U2 - UCC Downtown Kampus Cork 1979 copyright Pat Galvin

U2 – UCC Downtown Kampus Cork 1979 © Pat Galvin


In December, 1992, the Cork-born showband singer, Tony Stevens, sustained multiple injuries when the van in which he was travelling back home after a show in the West of Ireland was involved in a serious road collision. He spent the best part of a year recovering in hospital, endured many subsequent years when he was physically unable to perform and saw his career locked in the sidings and his considerable national profile all but lost. Five years later, the full details of the accident and the extent of it’s impact emerged during a High Court case in Cork, in which he settled an action for damages.


Stevens, whose real name is Tony Murphy, was a welder from Cork who, during the mid-1970s, went full-time onto Ireland’s lucrative cabaret circuit and quickly developed a decent domestic standing. Clean-cut and affable, he pitched himself as a young, middle-of-the-road crooner among an established cohort of old-school performers. Backed by his band, Western Union, he gigged early and often, playing inoffensive covers and making regular appearances on RTÉ’s light entertainment shows, plugging his numerous releases, of which a cover of ‘To All The Girls I Loved Before’ is easily his best known. And as such, he’s an unlikely starting point for a story about U2 and that group’s long association with Cork city and it’s people.


During the summer of 1977, the main canteen on the U.C.D. campus at Belfield hosted what was billed as ‘Ireland’s first punk rock festival’. The line-up featured some of the country’s most exciting and freshest punk-pop and new-wave outfits, headed-up by The Radiators From Space, who’d released their debut single, ‘Television Screen’, months Earlier. Among those on the undercard were the emerging Derry outfit, The Undertones and The Vipers, a local mod-fused power-pop band who, among their number, was Brian Foley, who later fetched up alongside Paul Cleary as a member of The Blades.


The UCD event was marred by – and is, sadly, best remembered for – the death of an eighteen year old man, Patrick Coultry, from Cabra, who was stabbed after a row broke out in the crowd during the concert. Over thirty years later, John Fisher, who promoted the show and who went on to manage the career of the comedian, Dermot Morgan, recalled in a piece for the excellent Hidden History of UCD blog how, at the time, ‘gigs in Ireland were pretty simple affairs. They were run by enthusiastic amateurs, with very little security. After Belfield it became more regulated, more professional and safe’.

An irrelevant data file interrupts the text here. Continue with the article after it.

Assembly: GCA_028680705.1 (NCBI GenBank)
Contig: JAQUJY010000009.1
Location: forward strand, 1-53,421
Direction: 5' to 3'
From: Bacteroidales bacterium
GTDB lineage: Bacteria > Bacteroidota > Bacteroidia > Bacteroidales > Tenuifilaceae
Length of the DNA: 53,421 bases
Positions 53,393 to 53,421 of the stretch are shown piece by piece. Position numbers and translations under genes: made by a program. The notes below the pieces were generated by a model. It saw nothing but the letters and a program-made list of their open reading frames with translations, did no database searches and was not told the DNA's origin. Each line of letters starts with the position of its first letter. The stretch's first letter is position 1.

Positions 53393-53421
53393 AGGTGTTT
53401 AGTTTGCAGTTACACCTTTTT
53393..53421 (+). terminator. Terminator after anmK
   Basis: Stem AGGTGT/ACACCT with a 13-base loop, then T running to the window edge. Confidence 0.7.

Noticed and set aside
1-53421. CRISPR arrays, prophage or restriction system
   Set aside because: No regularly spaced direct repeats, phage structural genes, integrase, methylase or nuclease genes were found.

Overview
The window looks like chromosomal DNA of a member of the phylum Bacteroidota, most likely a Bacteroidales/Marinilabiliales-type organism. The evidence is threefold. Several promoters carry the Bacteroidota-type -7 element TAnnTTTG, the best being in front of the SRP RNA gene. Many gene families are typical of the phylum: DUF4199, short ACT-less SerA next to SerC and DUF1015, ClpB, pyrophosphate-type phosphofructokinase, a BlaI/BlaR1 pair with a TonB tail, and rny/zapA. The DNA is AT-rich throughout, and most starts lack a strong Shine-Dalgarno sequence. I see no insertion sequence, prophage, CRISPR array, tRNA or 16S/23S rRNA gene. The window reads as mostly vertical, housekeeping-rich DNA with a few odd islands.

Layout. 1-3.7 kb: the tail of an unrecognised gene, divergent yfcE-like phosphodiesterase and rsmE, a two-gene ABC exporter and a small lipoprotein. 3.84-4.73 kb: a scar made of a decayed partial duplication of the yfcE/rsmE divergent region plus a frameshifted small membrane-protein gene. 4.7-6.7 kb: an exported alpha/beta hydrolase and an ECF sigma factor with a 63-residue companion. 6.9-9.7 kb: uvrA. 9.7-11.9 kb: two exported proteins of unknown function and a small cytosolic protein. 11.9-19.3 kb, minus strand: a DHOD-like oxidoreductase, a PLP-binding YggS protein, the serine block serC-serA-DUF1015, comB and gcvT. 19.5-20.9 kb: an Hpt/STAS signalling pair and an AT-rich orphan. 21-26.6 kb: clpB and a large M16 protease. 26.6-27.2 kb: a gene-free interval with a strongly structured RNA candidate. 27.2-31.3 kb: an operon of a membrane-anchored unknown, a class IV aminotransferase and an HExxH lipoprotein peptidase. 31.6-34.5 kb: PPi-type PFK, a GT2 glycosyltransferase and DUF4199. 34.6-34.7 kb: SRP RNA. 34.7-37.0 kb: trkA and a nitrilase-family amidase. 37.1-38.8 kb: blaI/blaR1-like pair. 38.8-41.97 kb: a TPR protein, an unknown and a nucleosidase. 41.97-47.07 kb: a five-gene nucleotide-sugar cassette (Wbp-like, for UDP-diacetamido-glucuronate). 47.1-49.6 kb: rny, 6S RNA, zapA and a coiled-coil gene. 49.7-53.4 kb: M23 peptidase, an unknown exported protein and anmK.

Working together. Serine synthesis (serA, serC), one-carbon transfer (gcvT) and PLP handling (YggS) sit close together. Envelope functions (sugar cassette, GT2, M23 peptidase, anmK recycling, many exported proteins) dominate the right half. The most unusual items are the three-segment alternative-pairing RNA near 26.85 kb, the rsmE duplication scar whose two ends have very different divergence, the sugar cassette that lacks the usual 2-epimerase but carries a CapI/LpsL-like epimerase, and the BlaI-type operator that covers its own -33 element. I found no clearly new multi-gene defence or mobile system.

Elvera Butler, from Thurles, County Tipperary was, by her own admission, one of those enthusiastic amateurs who, from humble beginnings, and possibly more by default than design, went on to become, like John Fisher and a slew of others from that period, key players in the domestic entertainment industry.


She had become the recently-installed Entertainment Officer on the Student’s Union at University College, Cork during that period when, in Britain, The Sex Pistols released ‘God Save The Queen’ and The Clash unleashed their vital, self-titled debut album. And, by so doing, fundamentally democratised many of the long-established tenets that tended to under-pin the entertainment industry. Punk rock was, in many respects, just doing it for itself and urging everyone else to do likewise.


As part of her brief, Butler staged regular live music shows – mostly low-key, often solo acoustic affairs – on the U.C.C. campus, primarily in The College Bar. But from time to time, she’d book bigger and more established acts like Sleepy Hollow and Stagalee to perform in The Kampus Kitchen, a large, low-ceilinged restaurant buried deep in what was then the college’s Science block. When, towards the end of 1977, an opportunity to move those shows into a bigger venue off-site presented itself, the College travelled the three mile distance downtown, to what was then known as The New Arcadia Ballroom on The Lower Road, opposite Kent Station.